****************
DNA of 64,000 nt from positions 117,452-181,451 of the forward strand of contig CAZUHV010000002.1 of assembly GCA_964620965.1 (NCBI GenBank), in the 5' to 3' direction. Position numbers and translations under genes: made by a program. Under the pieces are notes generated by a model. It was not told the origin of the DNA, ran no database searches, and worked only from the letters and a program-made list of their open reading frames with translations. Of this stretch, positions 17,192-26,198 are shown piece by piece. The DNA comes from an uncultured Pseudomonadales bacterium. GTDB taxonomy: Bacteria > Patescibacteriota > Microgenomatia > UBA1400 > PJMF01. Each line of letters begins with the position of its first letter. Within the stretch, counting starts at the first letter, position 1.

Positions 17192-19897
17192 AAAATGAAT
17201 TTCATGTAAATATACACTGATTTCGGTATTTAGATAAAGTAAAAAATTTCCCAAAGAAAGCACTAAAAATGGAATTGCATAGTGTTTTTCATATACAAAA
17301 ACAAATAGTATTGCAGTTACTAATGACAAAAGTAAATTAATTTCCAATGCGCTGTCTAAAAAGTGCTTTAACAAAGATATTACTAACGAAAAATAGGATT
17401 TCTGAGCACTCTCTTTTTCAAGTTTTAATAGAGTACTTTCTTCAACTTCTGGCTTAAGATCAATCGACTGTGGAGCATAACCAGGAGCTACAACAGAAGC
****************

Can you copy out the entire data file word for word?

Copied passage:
DNA of 64,000 nt from positions 117,452-181,451 of the forward strand of contig CAZUHV010000002.1 of assembly GCA_964620965.1 (NCBI GenBank), in the 5' to 3' direction. Position numbers and translations under genes: made by a program. Under the pieces are notes generated by a model. It was not told the origin of the DNA, ran no database searches, and worked only from the letters and a program-made list of their open reading frames with translations. Of this stretch, positions 17,192-26,198 are shown piece by piece. The DNA comes from an uncultured Pseudomonadales bacterium. GTDB taxonomy: Bacteria > Patescibacteriota > Microgenomatia > UBA1400 > PJMF01. Each line of letters begins with the position of its first letter. Within the stretch, counting starts at the first letter, position 1.

Positions 17192-19897
17192 AAAATGAAT
17201 TTCATGTAAATATACACTGATTTCGGTATTTAGATAAAGTAAAAAATTTCCCAAAGAAAGCACTAAAAATGGAATTGCATAGTGTTTTTCATATACAAAA
17301 ACAAATAGTATTGCAGTTACTAATGACAAAAGTAAATTAATTTCCAATGCGCTGTCTAAAAAGTGCTTTAACAAAGATATTACTAACGAAAAATAGGATT
17401 TCTGAGCACTCTCTTTTTCAAGTTTTAATAGAGTACTTTCTTCAACTTCTGGCTTAAGATCAATCGACTGTGGAGCATAACCAGGAGCTACAACAGAAGC